ALL and CHI Industries equally owned an engineering subsidiary of the company named Rockford, which had been formed.
ALL was bought by Livanos’ father, as Peter Livanos shipping empire battled financial crisis.
Gauntlett then came back as an AML shareholder but owning 25% of the company.
The deal which saw Aston Martin changed hands made the company valued at £2 million.
To increase Aston Martin’s popularity, Gauntlett made Aston Martin part of the James Bond Universe and provided his Aston Martin vintage for use in the James Bond movie production, The Living Daylights.
In May 1987, a conversation between Gauntlett and vice president of Ford Europe, Walther Hayes, led to Ford buying Aston Martin’s shares in September 1987.
With more funds needed to produce the DB7, Gauntlett decided to hand over his shares in the company to Ford.
Ford Motor Company (1991–2007)
From 1991 to 2007, Ford owned Aston Martin. In 2007, David Richards of Pro Drive bought Aston Martin for £475 million.
Private Limited Company (2007–2018)
From 2007 to 2018, Aston Martin remained a Private company, with various companies like Investindustrial, buying 25% of its shares in 2013, and Daimler AG acquiring 5% of the company in 2013.
London Stock Exchange (2018–Present)
In August 2018, Aston Martin became listed on the London Stock Exchange as Aston Martin Lagonda Global Holdings plc.
In January 2020, Lawrence Stroll, a Canadian billionaire, infused £182 million in the company for 25% stakes.
He then went on to become the company’s chairman.
Toto Wolff of team principal of Mercedes-AMG Petronas Motorsport claimed 4.8% in the company, and Ernesto Bertarelli, a pharmaceutical magnate, acquired 3.4%.
Aston Martin Logo History
The Aston Martin’s traditional wing logo and badge traces its origin in ancient Egypt, derived from the open wings of the scarab beetle.
The wing is a symbol of speed, dreams and freedom.
Facts About Aston Martin
- Aston Martin’s relationship with James Bond dates as far back as the 1980s.
- The Aston Martin DB5 used in the 1964 Goldfinger, James Bond spy thriller movie, has been missing since 1997. The theft remains a mystery.
- Of the 23 James Bond Movies, Aston Martin DB5 has been presented in 12.
Aston Martin Models
- Aston Martin Standard Sports (1921–1925)
- Aston Martin First Series (1927–1932)
- Aston Martin International (1929–1932)
- Aston Martin International Le Mans (1932–1932)
- Aston Martin Le Mans (1932–1934)
- Aston Martin 12/50 Standard (1933–1934)
- Aston Martin Mk II (1934–1936)
- Aston Martin Ulster (1934–1936)
- Aston Martin 2-litre Speed Models (1936–1940)
- Aston Martin 15/98 (1937–1939)
- Aston Martin 2-Litre Sports DB1 (1948–1950)
- Aston Martin DB2 (1950–1953)
- Aston Martin DB2/4 (1953–1957)
- Aston Martin DB Mark III (1957–1959)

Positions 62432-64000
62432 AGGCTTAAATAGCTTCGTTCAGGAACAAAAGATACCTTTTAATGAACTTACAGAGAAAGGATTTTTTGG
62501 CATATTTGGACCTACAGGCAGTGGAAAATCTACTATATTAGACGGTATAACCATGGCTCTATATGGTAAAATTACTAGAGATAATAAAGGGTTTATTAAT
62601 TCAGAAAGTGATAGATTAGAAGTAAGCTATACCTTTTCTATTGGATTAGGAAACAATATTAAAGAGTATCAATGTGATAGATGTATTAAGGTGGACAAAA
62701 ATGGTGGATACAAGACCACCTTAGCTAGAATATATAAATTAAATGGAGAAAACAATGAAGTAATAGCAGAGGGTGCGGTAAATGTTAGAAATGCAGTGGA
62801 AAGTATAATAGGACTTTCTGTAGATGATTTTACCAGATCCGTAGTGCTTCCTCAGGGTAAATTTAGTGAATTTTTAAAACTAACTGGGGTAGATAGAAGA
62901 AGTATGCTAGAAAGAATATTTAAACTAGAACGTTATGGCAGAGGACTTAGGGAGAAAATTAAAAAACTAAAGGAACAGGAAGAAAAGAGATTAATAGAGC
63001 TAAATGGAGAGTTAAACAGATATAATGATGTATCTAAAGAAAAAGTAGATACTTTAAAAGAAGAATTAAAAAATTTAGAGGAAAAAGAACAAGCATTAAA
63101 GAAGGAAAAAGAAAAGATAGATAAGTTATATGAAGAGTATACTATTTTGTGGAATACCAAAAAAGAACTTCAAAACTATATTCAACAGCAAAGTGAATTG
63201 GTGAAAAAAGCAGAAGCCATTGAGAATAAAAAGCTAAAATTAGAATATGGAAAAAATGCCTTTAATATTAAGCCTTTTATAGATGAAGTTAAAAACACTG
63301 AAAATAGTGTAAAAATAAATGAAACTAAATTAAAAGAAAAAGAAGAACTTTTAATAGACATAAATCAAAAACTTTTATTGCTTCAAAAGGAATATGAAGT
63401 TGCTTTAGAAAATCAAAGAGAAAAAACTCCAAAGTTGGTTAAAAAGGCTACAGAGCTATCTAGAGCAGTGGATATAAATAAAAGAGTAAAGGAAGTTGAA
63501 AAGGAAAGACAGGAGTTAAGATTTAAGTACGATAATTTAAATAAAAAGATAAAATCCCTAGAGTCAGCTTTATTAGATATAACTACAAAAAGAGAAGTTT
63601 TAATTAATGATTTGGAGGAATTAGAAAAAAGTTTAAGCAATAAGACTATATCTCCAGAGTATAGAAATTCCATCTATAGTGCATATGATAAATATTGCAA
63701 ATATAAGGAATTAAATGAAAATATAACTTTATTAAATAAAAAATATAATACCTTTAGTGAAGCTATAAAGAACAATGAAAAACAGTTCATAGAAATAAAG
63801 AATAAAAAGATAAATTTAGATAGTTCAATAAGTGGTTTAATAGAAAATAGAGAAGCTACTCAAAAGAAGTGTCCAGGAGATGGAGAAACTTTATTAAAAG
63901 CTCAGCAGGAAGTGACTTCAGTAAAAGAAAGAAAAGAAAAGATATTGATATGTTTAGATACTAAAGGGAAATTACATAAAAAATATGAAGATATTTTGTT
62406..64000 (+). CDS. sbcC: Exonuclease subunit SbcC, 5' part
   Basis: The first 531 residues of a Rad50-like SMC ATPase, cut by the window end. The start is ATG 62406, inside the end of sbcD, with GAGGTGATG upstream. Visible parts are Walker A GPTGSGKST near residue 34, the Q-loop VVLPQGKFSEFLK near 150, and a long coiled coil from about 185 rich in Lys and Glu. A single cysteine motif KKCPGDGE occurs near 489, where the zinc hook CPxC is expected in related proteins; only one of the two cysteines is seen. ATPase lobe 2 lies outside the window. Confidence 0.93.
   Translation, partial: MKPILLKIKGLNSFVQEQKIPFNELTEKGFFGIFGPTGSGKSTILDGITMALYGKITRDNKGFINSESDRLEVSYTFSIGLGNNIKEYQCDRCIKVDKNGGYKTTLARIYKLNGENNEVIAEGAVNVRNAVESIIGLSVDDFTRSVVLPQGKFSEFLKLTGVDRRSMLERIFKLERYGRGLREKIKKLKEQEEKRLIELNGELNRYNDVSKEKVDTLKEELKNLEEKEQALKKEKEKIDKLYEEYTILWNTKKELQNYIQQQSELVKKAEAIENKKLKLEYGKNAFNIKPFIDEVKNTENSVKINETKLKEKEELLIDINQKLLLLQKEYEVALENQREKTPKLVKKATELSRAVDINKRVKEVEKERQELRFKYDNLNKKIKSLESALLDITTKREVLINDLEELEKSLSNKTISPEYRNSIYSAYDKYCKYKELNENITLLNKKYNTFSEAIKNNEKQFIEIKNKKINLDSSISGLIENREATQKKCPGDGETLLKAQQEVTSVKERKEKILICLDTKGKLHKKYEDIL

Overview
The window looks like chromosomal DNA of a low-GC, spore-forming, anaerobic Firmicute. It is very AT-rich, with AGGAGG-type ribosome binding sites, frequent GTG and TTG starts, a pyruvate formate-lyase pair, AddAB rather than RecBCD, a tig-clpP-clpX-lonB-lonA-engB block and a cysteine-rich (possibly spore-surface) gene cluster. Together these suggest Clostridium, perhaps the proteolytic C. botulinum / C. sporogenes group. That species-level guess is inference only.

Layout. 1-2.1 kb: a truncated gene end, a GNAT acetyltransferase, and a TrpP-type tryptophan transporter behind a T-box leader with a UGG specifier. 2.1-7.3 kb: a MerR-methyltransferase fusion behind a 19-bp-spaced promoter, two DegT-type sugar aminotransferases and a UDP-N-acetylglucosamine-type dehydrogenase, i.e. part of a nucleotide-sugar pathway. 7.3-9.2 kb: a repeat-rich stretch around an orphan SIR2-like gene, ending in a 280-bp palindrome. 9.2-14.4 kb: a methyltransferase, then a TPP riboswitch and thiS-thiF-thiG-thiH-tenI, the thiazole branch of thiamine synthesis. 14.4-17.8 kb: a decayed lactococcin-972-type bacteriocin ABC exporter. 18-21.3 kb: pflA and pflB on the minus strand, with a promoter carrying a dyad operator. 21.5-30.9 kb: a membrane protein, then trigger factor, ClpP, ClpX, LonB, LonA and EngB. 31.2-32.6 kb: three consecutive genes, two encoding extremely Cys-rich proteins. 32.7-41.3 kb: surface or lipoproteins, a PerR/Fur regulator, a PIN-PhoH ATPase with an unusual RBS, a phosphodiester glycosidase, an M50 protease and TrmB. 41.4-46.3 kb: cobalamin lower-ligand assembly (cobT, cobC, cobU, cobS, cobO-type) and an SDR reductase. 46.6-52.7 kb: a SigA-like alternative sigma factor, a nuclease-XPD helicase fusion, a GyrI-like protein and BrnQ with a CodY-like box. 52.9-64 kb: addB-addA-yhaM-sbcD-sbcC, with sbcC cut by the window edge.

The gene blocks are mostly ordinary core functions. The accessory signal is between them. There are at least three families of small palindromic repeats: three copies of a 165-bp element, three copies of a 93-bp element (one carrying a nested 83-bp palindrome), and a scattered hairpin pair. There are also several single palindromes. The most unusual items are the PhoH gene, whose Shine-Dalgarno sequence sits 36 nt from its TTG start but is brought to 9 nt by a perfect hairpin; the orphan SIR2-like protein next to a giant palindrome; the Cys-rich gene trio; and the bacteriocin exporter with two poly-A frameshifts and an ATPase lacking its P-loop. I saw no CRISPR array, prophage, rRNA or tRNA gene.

- Aston Martin DB4 (1958–1963)
- Aston Martin DB4 GT Zagato (1961–1963)
- Aston Martin DB5 (1963–1965)
- Aston Martin Short Chassis Volante (1965–1966)
- Aston Martin DB6 (1965–1969)
- Aston Martin DBS (1967–1972)
- Aston Martin V8 (1969–1989)
- Aston Martin V8 Vantage (1977–1989)
- Aston Martin V8 Zagato (1986–1990)
- Aston Martin Virage/Virage Volante (1989–1996)
- Aston Martin Virage (1989–2000)
- Aston Martin Vantage (1993–2000)
- Aston Martin V8 Coupe/V8 Volante (1996–2000)
- Aston Martin DB7/DB7 Vantage (1993–2003)
- Aston Martin V12 Vanquish/Vanquish S (2001–2007)
- Aston Martin DB7 Zagato (2002–2003)
- Aston Martin DB AR1 (2002–2004)
- Aston Martin DB9 (2004–2016)
- Aston Martin V8 and V12 Vantage (2005–2018)
- Aston Martin DBS V12 (2007–2012)
- Aston Martin One-77 (2009–2012)
- Aston Martin Rapide/Rapide S (2010–2020)
- Aston Martin Virage/Virage Volante (2011–2012)
- Aston Martin Cygnet, based on the Toyota iQ (2011–2013)
- Aston Martin V12 Zagato (2012–2013)
- Aston Martin Vanquish/Vanquish Volante (2012–2018)
- Aston Martin Vulcan (2015–2016)
- Aston Martin DB11 (2016–present)
- Aston Martin Vantage (2018–present)
- Aston Martin DBS Superleggera (2018–present)
- Aston Martin DBX (2020–present)
- Aston Martin Atom – concept (1944)
- Lagonda Rapide (1961–1964)
- Aston Martin Lagonda (1976–1989)
- Aston Martin Bulldog – concept (1980)
- Lagonda Vignale – concept (1993)
- Aston Martin V12 Vantage RS – concept (2007)
- Aston Martin V8 Vantage N400 (2007–2008)
- Aston Martin Lagonda SUV – concept (2009)
- Aston Martin V12 Vantage Carbon Black Edition (2010)
- Aston Martin DBS Carbon Black Edition (2010)
- Aston Martin Rapide Bertone Jet 2+2 – concept (2013)
- Aston Martin CC100 Speedster – concept (2013)
- Aston Martin DB10 – concept (2015)
- Lagonda Taraf (2015–2016)
- Aston Martin Vanquish Vision – concept (2019)
- Aston Martin DBS GT Zagato (2019)
- Aston Martin V12 Speedster (2020)
- Aston Martin DB11
- Aston Martin DBS Superleggera
- Aston Martin DBX
- Aston Martin Vantage
- Aston Martin Valkyrie
- Aston Martin Valhalla